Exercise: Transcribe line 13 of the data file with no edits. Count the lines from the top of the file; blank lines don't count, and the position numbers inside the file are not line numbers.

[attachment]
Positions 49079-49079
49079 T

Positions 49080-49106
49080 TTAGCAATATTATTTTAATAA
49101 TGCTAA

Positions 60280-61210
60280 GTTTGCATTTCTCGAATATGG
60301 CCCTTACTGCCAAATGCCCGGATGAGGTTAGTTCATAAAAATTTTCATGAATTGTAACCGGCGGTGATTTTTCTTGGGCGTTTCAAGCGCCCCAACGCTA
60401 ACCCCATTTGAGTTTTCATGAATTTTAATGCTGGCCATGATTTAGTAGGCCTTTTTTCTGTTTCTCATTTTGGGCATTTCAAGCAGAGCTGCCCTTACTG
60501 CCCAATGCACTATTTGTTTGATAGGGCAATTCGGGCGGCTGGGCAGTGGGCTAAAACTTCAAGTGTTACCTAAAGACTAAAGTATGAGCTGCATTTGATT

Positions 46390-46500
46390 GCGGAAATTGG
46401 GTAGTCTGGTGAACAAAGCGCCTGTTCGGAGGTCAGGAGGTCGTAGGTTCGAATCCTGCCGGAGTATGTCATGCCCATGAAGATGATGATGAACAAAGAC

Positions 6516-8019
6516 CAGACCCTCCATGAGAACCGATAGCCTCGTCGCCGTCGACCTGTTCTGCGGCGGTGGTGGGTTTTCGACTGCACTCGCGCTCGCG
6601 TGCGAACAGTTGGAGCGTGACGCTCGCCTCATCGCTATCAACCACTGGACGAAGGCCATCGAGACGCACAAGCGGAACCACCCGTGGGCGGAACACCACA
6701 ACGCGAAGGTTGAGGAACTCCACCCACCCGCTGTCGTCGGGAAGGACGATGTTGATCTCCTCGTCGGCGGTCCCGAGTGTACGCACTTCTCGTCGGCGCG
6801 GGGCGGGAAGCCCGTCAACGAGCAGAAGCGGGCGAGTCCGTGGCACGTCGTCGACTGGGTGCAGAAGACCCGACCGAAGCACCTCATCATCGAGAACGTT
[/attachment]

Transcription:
46401 GTAGTCTGGTGAACAAAGCGCCTGTTCGGAGGTCAGGAGGTCGTAGGTTCGAATCCTGCCGGAGTATGTCATGCCCATGAAGATGATGATGAACAAAGAC